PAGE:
Finally, last week's technology showcase wasn't just a window into America's future; it was a glimpse of the future of transportation worldwide and the business opportunities for U.S. industry. Demand is growing across the globe for cleaner transportation options that use less fuel and create less pollution, and U.S. companies are positioning themselves to lead this market. At the conference last week, CALSTART kicked off a U.S.-China Clean Truck Technology Forum to help connect clean truck and bus technology firms with partners in China. This project is funded by a grant from the Department of Commerce's International Trade Administration, which looks for opportunities to translate American business leadership into trade opportunities abroad.
As the President said on his first Earth Day in office,
Now, the choice we face is not between saving our environment and saving our economy. The choice we face is between prosperity and decline. We can remain the world's leading importer of oil, or we can become the world's leading exporter of clean energy. We can allow climate change to wreak unnatural havoc across the landscape, or we can create jobs working to prevent its worst effects. We can hand over the jobs of the 21st century to our competitors, or we can confront what countries in Europe and Asia have already recognized as both a challenge and an opportunity: The nation that leads the world in creating new energy sources will be the nation that leads the 21st-century global economy.
We can be that nation, and from the leadership and innovation on display last week, I'd say we are on the road to get there.
Drew McConville is Deputy Associate Director for Energy & Climate Change at the White House Council on Environmental Quality
GreenGov 2011: Connecting you with sustainability leaders for a leaner, greener, and more efficient governmentPosted byon October 19, 2011 at 3:58 PM EST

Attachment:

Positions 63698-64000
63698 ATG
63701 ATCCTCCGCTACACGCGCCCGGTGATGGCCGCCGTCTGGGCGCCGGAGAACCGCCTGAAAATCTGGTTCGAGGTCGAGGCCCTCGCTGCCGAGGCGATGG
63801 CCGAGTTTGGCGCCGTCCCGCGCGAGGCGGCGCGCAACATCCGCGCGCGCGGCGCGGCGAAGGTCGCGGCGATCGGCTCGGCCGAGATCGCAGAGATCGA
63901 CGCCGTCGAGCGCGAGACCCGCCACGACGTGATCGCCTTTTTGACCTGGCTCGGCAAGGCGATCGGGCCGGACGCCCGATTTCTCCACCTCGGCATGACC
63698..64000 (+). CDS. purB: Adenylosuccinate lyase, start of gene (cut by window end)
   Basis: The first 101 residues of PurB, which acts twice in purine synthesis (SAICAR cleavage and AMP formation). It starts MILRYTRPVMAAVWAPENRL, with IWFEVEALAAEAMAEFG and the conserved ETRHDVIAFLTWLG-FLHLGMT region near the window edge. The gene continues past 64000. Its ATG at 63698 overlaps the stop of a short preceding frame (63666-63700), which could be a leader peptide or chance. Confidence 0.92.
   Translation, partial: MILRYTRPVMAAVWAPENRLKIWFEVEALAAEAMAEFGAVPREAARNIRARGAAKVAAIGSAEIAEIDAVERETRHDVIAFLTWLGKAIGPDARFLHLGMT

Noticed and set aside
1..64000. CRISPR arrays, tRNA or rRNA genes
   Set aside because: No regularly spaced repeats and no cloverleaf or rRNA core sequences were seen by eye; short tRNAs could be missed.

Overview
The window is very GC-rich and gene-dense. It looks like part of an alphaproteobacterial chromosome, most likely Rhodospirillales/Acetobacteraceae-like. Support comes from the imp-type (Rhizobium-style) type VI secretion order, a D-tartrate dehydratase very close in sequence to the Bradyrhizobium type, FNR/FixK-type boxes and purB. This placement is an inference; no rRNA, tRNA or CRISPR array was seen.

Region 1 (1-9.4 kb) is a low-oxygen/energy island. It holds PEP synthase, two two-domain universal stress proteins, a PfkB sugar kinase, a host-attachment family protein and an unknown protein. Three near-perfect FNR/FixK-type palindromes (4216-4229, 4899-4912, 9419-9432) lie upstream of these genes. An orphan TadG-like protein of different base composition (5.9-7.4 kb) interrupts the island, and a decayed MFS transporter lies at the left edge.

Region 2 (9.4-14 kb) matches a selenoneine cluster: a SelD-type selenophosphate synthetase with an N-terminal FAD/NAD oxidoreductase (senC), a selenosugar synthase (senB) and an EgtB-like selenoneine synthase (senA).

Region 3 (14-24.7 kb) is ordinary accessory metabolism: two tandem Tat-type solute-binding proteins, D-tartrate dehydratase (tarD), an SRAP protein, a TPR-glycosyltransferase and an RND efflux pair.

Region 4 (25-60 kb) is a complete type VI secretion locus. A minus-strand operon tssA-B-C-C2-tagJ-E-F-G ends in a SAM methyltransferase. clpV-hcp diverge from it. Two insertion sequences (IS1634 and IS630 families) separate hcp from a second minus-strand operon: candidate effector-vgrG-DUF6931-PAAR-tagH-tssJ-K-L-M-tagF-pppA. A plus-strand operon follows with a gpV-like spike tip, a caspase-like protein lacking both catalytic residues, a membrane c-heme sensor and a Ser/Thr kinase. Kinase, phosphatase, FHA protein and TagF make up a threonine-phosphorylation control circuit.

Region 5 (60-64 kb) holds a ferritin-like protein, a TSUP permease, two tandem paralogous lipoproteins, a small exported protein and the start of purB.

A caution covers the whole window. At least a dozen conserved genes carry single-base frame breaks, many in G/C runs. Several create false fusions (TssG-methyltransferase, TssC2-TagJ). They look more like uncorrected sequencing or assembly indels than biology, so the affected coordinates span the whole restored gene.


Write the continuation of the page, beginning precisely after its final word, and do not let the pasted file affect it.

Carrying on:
Held in Washington, DC, the three day symposium is your chance to partake in over 70 educational sessions beginning at 8:30 AM on Monday, October 31. Register now to join in discussions with:
- The next generation of Clean Energy and Green leaders, including award-winning journalist Simran Sethi, and renowned explorer, social entrepreneur, and environmental advocate Philippe Cousteau Jr., on how they want to see the Federal Government lead by example.
- Drivers in corporate innovation, in a panel conversation on sustainability strategies, hosted by Mother Nature Network and moderator Dr. Heidi Cullen.
- Federal leaders like those from the Department of Defense, and their work with the private sector to develop large-scale renewable energy projects. Come meet Dr. Dorothy Robyn, Deputy Undersecretary of Defense for Installations and Environment.
And hear directly from these and other experts how:
- The Federal Government is greening its half-trillion dollar supply chain. Listen to Steve Leeds, GSA's Senior Sustainability Officer, in a conversation with Cindy Drucker, Global Director of Sustainability for SC Johnson.
- The Federal Government has collaborated to make major strides in greener operations and practices. Join me, along with Mother Nature Network; Brian Deese, Deputy Director of the National Economic Council; Jon Powers, Special Advisor on Energy to the Assistant Secretary of the Army; Michael Robertson, General Services Administration Chief of Staff; and Rachael Tronstein, Clean Energy Advisor at the Department of Energy as they discuss how they are collaborating across government toward greener Federal buildings, fleets, and programs.
You will also hear from:
Thomas Armstrong, Director of National Coordination, U.S. Global Change Research Program, White House Office of Science and Technology;
Tom Hicks, Deputy Assistant Secretary of the Navy for Energy, U.S. Navy;
Kathleen Hogan, Deputy Assistant Secretary for Energy Efficiency, U.S. Department of Energy;
Jason Miller, Special Assistant to the President for Manufacturing Policy, Executive Office of the President of the United States;
Robert Peck, Commissioner, Public Buildings Sector, U.S. General Services Administration; and
Tim Unruh, Program Manager, Federal Energy Management Program, U.S. Department of Energy.
You won’t want to miss GreenGov 2011. Learn more, see the full agenda, and register at www.greengov2011.org.
Michelle Moore is Federal Environmental Executive at the White House Council on Environmental Quality
- Posted byon October 17, 2011 at 3:55 PM EST
"The time is not far off when companies will have to justify their worth to society…with greater emphasis being placed on environmental and social impact than straight economics." - Lend Lease Founder, Dick Dusseldorp
Our founder had a basic principle that our company was part of the community and that we had a responsibility to focus on the environmental and the social value we might add. We strive to apply global best-practices and innovative, responsible environmental design initiatives and are committed to promoting energy efficiency, utilizing alternative energy sources with an overall target of designing communities that are zero net water, waste and carbon neutral. This is why partnering with the Department of Energy and the White House for the Better Buildings Challenge just made sense.